Skole won South Atlantic League MVP honors and was named Washington's minor league hitter of the year in 2012. His 2013 season was cut short in his second game when he collided with a runner while playing first base, causing a microfracture in his wrist and severing the ulnar collateral ligament in his non-throwing elbow. He had Tommy John surgery and wrist surgery but returned to action in the Arizona Fall League, where he homered twice in his first four games. Skole's calling card is his plus lefthanded power, primarily to the pull side. He has a flicker with his bat head right before letting loose on the baseball, and he generates serious bat speed. The Nationals helped him get more out of his huge frame by minimizing his leg kick, solidifying his base and improving his balance. He showed an improved ability to stay back and drive breaking pitches the other way in his last healthy season. Skole also has an advanced feel for the strike zone, giving him a chance to be an average or slightly better hitter. He has good hands at either infield corner and a solid arm, but he lacks the range at the hot corner, so he figures to focus on first base going forward. Skole will return to Harrisburg to start 2014, and he could push for a big league callup by season's end. He is the best power prospect in the system and could be the organization's first baseman of the future.
Ray first made a name for himself by flashing mid-90s heat on the high school showcase circuit, but he pitched mostly in the 87-91 mph range and topped out at 93 over his first three pro seasons. His velocity jumped in 2013, and his prospect status jumped with it. He ranked as the No. 16 prospect in the high Class A Carolina League, and he more than held his own as a 21-year-old in the Double-A Eastern League following a midseason promotion. In their 2012 instructional league, the Nationals made an adjustment with Ray's lower half to maximize his deception, and hitters struggle to pick up his fastball. He attacks hitters primarily with his heater, which ranges from 91-96 mph, averaging about 93. His arm still drags at times, causing his release point and command to be inconsistent, but he is a good athlete with a loose arm, prompting scouts to project his command as at least average. His changeup came along nicely in 2013, showing flashes of being a slightly above-average pitch in the low 80s. The biggest question about Ray is whether he has enough feel to spin an effective breaking ball. He throws a short slurve that ranges from 74-79 mph, and too many of them are tumblers with loose spin, rating as 35 pitches. His best ones are average, but the pitch still has a long way to go. Ray's plus fastball, athleticism and durable frame give him a chance to be a mid-rotation starter if he can develop his breaking ball. He'll continue to work on the pitch as a 22-year-old in Double-A next year.
Staying healthy has been an issue for Solis since his college days, but his body and stuff tantalize when he is on the mound. He missed almost all of 2009 at San Diego with a herniated disc in his back, then saw his first full pro season in 2011 delayed by a quadriceps injury. He missed all of 2012 after having Tommy John surgery, but he returned to action in May and looked stronger than ever. Right before he injured his elbow, Solis had touched 96-97 mph, but his comfort zone this year was 89-93, touching 95 early in games. His fastball has natural tail and run, and he has solid command of it. His No. 2 pitch is usually his changeup, which projects as a slightly above-average to plus offering, but there are days his slurvy breaking ball can be the more effective pitch. The three-quarters breaking ball is still somewhat inconsistent, sometimes flashing solid-average but other times rating as a slightly below-average pitch. Solis has a good delivery, a physical frame and an unflappable demeanor on the mound. With a chance for three average to plus pitches from the left side, Solis has a chance to be a No. 4 starter in the majors, if he can stay healthy. He's already 25 and has not yet reached Double-A, so the Nationals figure to push him in 2014, starting with an assignment to Harrisburg. He could reach Washington by season's end.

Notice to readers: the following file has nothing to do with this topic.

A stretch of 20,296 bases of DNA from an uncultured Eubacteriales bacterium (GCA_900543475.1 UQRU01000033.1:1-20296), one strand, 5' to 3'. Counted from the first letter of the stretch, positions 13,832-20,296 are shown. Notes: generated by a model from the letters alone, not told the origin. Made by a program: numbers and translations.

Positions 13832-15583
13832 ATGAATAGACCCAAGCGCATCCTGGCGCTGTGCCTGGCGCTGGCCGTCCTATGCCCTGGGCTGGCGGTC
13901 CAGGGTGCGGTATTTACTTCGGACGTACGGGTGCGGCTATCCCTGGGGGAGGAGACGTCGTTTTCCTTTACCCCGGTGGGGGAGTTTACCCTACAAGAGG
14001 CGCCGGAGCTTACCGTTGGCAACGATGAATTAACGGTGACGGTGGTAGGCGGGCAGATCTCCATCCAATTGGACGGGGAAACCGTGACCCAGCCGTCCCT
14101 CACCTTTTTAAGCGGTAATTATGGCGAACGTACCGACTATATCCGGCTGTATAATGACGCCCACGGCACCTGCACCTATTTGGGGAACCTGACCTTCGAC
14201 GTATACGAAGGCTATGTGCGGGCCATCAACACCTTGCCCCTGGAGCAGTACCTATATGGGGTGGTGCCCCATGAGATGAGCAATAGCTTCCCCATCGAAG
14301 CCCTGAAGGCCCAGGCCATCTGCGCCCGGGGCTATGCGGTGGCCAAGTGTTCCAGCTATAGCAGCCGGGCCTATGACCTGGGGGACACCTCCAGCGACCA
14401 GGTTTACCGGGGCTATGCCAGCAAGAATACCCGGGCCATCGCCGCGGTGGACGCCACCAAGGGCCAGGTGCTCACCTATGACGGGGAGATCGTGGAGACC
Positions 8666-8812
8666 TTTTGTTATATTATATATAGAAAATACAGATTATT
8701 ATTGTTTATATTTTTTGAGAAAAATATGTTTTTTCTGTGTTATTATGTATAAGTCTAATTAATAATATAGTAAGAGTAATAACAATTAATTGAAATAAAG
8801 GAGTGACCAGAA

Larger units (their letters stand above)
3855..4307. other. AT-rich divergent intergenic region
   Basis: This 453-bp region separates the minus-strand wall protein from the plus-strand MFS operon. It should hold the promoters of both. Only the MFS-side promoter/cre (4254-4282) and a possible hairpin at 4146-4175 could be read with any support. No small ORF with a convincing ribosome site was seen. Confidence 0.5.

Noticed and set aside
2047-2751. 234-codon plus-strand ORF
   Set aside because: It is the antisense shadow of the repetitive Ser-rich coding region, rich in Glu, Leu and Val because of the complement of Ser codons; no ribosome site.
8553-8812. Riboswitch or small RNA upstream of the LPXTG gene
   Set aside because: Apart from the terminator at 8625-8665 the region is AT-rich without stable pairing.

Drafted as a shortstop, Taylor took to center field in a hurry and made himself into a legitimate prospect based primarily on his spectacular defense. After struggling offensively in high Class A in 2012, he repeated the level in 2013 and made major gains. The wiry, quick-twitch Taylor earns frequent physical comparisons to Mike Cameron and Adam Jones. He's a plus runner with plus-plus range thanks to his outstanding reads and jumps, and his plus arm is accurate. He made huge strides with his baserunning, demonstrating good leads, reads and jumps. Taylor also has above-average raw power, but scouts have reservations about whether he'll ever hit enough to unlock it. He has a choppy, disjointed swing and a tendency to get very aggressive with his stride, though he made progress toning it down in instructional league. He still struggles mightily against offspeed stuff, but he can punish fastballs in or over the plate. If Taylor can become even a below-average hitter, his other tools could give him significant big league value. If he can mature into a fringy or average hitter, he can be an all-star. Next year will be a big test, as he'll get his first taste of upper-level pitching in Double-A.